Does lack of testing in F1 hurt newcomers?
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5th November 2013, 16:00 at 4:00 pm
With the lack of testing and increasing reliance on aero and tyres, is it harder for new teams to join the sport?
Is it even more difficult for well-heeled car manufacturers who have a reputation to uphold like Porsche, BMW, Audi, Jaguar to enter the sport?
After all, there’s the possibility that they may be fighting with Marussia for 2-3 seasons at a cost of 1 billion dollars.
Is the only strategy to have 2 teams to double the testing or partner with one of the top teams? Ferrari would never partner with Audi but Red Bull or Lotus might.
The latter option can not really be considered a true newcomer as one team is just rebranded into another team.
Curious to hear perspectives.
5th November 2013, 17:42 at 5:42 pmParticipant
Lack of money is new teams’ problem. BMW, Audi, etc. got the money but they know how much they have to put in F1 before they see any gains and do not consider it worthy. WEC is cheaper, but less popular. Maybe popular enough for them?
The other thing about the big car manufacturers is that they want to join a series and win immediately. And F1 does not want that. F1 has a reputation, too. Competition of the best. How can F1 teams be the best there is if someone can show up from nowhere and beat them in their own game?
5th November 2013, 18:58 at 6:58 pm
Interesting – I never saw it from the existing teams’ perspective that they’d want to keep their places which is understandable.
Quite ironic that Red Bull, a relative newcomer, is wiping the floor with everyone out there. I’m sure that doesn’t sit well at Maranello and much less so at Woking:-) Can you imagine showing up in front of Ron Dennis or LDM with a can of Red Bull?
“Care for a sip anyone? Well, I just wanted to talk about my upcoming promotion…”:-)
I wonder if Horner has thought of sending McLaren and Ferrari a case of Red Bull just to rub it in.
6th November 2013, 5:10 at 5:10 amParticipant
“Here’s some Red Bull, which you’ll need if you are to work all night long, which is required as a minimum to be able to overtake us!” Would be an apt message to accompany such a shipment methinks.
It definitely hurts the drivers coming in, that’s for sure. Di Resta, Hulkenberg, Bianchi, Bottas, Van der Garde have all required a year of FP1s to get anywhere near as prepared as drivers from before the testing ban, and even then it’s still only a fraction. Tougher still for those mainly relying on YDTs like RB juniors.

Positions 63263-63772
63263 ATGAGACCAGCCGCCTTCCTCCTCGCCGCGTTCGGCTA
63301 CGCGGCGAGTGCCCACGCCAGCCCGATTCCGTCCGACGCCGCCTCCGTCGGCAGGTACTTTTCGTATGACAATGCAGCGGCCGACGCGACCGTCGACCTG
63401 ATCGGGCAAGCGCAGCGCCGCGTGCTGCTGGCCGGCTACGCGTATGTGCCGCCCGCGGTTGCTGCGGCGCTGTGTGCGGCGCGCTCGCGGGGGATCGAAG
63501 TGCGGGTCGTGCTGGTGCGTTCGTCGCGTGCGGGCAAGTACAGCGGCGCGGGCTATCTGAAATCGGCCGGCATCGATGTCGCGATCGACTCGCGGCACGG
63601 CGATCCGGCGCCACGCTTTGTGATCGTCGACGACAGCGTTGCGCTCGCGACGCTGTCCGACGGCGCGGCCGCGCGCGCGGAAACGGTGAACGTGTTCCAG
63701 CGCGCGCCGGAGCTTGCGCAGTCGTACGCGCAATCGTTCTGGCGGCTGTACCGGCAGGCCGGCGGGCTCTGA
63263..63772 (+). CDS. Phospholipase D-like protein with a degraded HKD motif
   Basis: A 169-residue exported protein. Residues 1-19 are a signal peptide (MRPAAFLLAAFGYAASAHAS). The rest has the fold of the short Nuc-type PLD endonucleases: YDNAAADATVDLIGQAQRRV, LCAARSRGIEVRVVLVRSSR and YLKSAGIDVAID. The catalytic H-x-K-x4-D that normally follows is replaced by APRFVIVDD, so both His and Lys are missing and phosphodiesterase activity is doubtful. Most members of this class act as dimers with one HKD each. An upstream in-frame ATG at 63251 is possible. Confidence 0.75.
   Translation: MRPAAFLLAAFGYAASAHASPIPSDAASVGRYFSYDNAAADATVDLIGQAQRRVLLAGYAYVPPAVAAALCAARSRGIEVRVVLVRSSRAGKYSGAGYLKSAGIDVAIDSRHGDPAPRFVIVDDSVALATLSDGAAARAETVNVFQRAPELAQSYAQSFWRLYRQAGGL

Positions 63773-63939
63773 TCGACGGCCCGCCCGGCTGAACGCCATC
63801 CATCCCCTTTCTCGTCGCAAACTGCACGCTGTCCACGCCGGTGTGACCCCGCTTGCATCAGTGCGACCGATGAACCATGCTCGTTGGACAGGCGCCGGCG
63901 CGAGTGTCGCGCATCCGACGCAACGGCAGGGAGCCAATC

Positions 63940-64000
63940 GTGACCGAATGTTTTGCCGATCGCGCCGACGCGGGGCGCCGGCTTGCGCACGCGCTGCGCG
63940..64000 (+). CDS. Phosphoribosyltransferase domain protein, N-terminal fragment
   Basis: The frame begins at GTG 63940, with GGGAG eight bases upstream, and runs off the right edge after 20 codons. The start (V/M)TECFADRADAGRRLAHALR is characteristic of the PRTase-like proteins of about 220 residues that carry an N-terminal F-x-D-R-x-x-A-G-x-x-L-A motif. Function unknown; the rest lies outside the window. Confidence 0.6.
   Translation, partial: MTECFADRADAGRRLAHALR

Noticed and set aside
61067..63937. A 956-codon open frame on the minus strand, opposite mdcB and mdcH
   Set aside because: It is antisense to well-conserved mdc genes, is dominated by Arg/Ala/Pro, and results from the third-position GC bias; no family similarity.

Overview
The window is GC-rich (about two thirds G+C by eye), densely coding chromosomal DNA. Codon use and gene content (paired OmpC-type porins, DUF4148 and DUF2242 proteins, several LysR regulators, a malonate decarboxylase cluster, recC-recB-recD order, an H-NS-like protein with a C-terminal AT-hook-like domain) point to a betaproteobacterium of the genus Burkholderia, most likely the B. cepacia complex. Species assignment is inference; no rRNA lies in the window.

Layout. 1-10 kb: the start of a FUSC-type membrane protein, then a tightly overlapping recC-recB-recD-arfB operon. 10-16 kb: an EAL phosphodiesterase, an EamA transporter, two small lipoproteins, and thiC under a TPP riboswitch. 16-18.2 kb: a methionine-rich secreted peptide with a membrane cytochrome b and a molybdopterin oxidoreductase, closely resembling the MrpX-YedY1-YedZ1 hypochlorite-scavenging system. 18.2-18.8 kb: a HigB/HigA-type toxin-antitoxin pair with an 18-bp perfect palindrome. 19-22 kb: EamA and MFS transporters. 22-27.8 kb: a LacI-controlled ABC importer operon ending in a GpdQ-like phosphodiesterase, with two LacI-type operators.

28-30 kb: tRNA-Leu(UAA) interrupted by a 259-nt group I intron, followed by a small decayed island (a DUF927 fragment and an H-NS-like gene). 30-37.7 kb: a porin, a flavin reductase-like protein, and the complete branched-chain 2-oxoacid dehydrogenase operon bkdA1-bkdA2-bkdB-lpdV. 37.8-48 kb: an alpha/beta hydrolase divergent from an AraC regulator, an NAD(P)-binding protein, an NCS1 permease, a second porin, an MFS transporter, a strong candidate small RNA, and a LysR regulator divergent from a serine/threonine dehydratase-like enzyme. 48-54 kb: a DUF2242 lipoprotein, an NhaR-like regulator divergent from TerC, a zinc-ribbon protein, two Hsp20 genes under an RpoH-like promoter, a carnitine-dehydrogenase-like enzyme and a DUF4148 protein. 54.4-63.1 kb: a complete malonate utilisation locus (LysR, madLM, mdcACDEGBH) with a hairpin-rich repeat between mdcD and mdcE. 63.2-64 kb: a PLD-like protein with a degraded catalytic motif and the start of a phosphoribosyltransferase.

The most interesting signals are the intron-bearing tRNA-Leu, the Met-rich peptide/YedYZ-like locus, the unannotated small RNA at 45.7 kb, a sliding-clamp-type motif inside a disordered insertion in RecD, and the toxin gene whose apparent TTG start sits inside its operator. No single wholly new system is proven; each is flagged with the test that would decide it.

As mentioned elsewhere, Kimi did the equivalent of 2 seasons in his debut season, 1 from racing and 1 from testing mileage. Vettel was already testing and taking part in F1 FP1s while Di Resta was focussing on besting him in Euro F3. Hamilton’s rookie year was like Hulkenberg’s second or third season pretty much! I would class them two as of a similar calibre, e.g. Dominant junior drivers who won GP2 first time out. So they are a good yardstick for the differences in the eras.
From a team perspective, Caterham got near the midfield with almost as much budget but less people (260 vs 300) in the factory. Surely a big car maker could latch on to the midfield from the start if they spent around Lotus’ budget, €195m, still double that of the midfield down bar Williams (€145m). Caterham set up from scratch in 6 months, with only half that budget for spends each year (€96m)!
Not sure how much the start up costs were, but a big car maker would have most facilities already. Lamborghini would be good, but I’m sure Volkswagen would prefer Audi if any. Toyota, Honda, particularly BMW could return if they ran a sensible budget, but that’s never going to happen! Renault would be the easiest to return surely, simply by buying back Lotus F1. If Red Bull ever quit, Jaguar should definitely buy it! And BMW Sauber.. Or even Williams.. Honda could buy out Mercedes if they decide to depart.
The teams are pretty much like franchises now. It’ll be easier to just return as an engine manufacturer, but I feel F1 will be happy with 4 engine suppliers – Renault, Mercedes, Ferrari and Honda. 3x teams is good and even with 2 for the newbie, say McLaren and Williams/Lotus.
PS. I asked my successful business friend for new teams he thinks should enter and he said instantly Lamborghini and Pagani!
6th November 2013, 9:36 at 9:36 amParticipant
“Quite ironic that Red Bull, a relative newcomer, is wiping the floor with everyone out there.”
This overlooks the fact that Red Bull Racing was started off the back of the farce that was Jaguar Racing and that Jaguar had taken over Stewart Grand Prix. Stewart Grand prix was the de facto Ford works team in F1 for all intents and purposes. So Red Bull Racing are a relative newcomer sure, but on day one they had all the infrastructure (including staff) of a modern, professional, well funded f1 team.
6th November 2013, 14:38 at 2:38 pm
Yes indeed! So Red Bull took option #2 which is to buy an established team as opposed to building a new team from nothing. The same goes for Toro Rosso which used to be Minardi.
You’re definitely right – the drivers also have a much harder road to travel without inseason testing. It’s also harder for them to keep their seats in F1 when they can’t use the time to improve – people learn at different rates.
Imagine if Messi wasn’t allowed to practice during the season except before matches or if Michael Jordan couldn’t spend the time to improve his game.
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